What is user experience design?
User experience design is not a niche anymore. Itâs easier to find an internet company without the SEO guy than without a UX designer on board. According to LinkedIn there are more than 800,000 people somehow connected to UX design and almost 2,000 open job positions as of September, 2012. There are conferences for thousands of people, great books, magazines, webinars, courses… but still, I doubt if the understanding of UX design is very common nor well spread.
This is what usually happens to words that become hype. Everyone talks about a term, believing itâs self explanatory, and in no time it loses its meaning. I assume youâre an entrepreneur. Most probably youâre super busy making your dreams come true. You want to get the job done. You want results. Letâs focus then on clearing the air around the definition of user experience design. Itâs really important that you understand the nature of UX Design, which unfortunately gets easily confused with visual design, usability, wire framing and a bunch of other stuff.
User experience design (abbreviation UX, UXD) â A discipline focused on designing the end-to end experience of a certain product. To design an experience means to plan and act upon a certain set of actions, which should result in a planned change in the behavior of a target group (when interacting with a 20 product).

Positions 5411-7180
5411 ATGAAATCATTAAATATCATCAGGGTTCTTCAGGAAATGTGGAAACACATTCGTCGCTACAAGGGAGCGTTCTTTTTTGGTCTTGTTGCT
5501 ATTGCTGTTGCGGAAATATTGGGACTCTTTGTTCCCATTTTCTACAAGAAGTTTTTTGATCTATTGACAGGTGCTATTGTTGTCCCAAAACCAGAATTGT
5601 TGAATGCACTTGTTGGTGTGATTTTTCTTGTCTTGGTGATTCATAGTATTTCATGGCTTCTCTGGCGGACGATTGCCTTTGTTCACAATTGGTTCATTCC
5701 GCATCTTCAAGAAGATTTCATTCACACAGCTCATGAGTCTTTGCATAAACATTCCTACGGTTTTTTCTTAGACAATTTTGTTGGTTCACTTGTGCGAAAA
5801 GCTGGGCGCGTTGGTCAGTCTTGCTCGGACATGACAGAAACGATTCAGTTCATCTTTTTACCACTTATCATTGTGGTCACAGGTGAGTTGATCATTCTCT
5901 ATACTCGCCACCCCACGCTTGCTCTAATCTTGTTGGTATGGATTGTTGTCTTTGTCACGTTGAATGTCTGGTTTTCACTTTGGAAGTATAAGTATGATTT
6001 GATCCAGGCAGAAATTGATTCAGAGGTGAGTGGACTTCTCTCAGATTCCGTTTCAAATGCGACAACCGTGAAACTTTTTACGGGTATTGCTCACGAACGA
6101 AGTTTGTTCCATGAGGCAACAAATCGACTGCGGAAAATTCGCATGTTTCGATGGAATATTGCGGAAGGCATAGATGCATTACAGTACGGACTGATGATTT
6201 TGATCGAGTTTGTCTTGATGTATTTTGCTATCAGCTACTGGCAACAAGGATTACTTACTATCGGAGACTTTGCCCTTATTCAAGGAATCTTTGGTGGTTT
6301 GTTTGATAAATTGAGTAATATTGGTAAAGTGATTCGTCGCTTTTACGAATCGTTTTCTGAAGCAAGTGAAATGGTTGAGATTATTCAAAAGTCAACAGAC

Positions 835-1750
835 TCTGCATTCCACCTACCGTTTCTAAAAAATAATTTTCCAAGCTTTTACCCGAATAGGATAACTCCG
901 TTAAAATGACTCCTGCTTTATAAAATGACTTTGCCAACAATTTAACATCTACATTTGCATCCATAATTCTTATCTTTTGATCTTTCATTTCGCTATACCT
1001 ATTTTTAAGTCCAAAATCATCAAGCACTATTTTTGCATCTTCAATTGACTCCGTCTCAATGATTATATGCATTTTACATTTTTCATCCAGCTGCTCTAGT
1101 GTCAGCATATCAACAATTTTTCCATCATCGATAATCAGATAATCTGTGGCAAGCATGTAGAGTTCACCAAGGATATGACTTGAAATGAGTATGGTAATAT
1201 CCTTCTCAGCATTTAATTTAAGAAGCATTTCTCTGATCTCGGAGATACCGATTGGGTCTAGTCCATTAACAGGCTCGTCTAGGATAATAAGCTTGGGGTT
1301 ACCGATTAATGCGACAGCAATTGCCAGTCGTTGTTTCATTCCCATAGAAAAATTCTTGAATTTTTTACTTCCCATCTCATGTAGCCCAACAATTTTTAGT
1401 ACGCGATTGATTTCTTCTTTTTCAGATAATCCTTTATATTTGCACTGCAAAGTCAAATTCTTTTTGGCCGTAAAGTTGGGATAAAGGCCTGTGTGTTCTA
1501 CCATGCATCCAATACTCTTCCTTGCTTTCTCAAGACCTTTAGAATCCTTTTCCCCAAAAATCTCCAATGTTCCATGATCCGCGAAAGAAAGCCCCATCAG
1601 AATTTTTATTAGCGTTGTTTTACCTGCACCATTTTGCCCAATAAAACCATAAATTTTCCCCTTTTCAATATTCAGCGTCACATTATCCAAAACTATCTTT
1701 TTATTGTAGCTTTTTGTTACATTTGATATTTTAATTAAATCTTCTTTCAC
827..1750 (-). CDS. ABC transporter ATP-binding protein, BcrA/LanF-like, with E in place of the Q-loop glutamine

A UX designerâs work should always be derived from peopleâs problems and aim at finding a pleasurable, seductive, inspiring solution. The results of that work should always be measurable through metrics describing user behavior. UX designers use knowledge and methods that originate from psychology, anthropology, sociology, computer science, graphic design, industrial design and cognitive science.
When youâre designing an experience, you are in fact planning a change in the behavior of your target group. You’ve found out their problem and youâre trying to destroy the burden using design methods.
User experience lies at the crossroads of art and science and requires both extremely acute analytical thinking and creativity.
Letâs consider an example: weâre about to create a door handle. As a usability specialist your task will be to make sure that the person faced with the need to open doors will be able to perform the task using your newly designed door handle. You conduct a series of user tests and iterate on the best solution. As a UX designer youâre not only interested in a usable door handle. You want to create something that will encourage people to open doors and will provide a unique experience. You want people to open doors twice as enthusiastically as before. Again, youâll iterate on the best solution, but the approach will be broader and the measured result should focus on the userâs behavior.
User experience design at its heart is an optimization: an iteratively improved solution to a general problem. UX is the air successful start-ups breathe.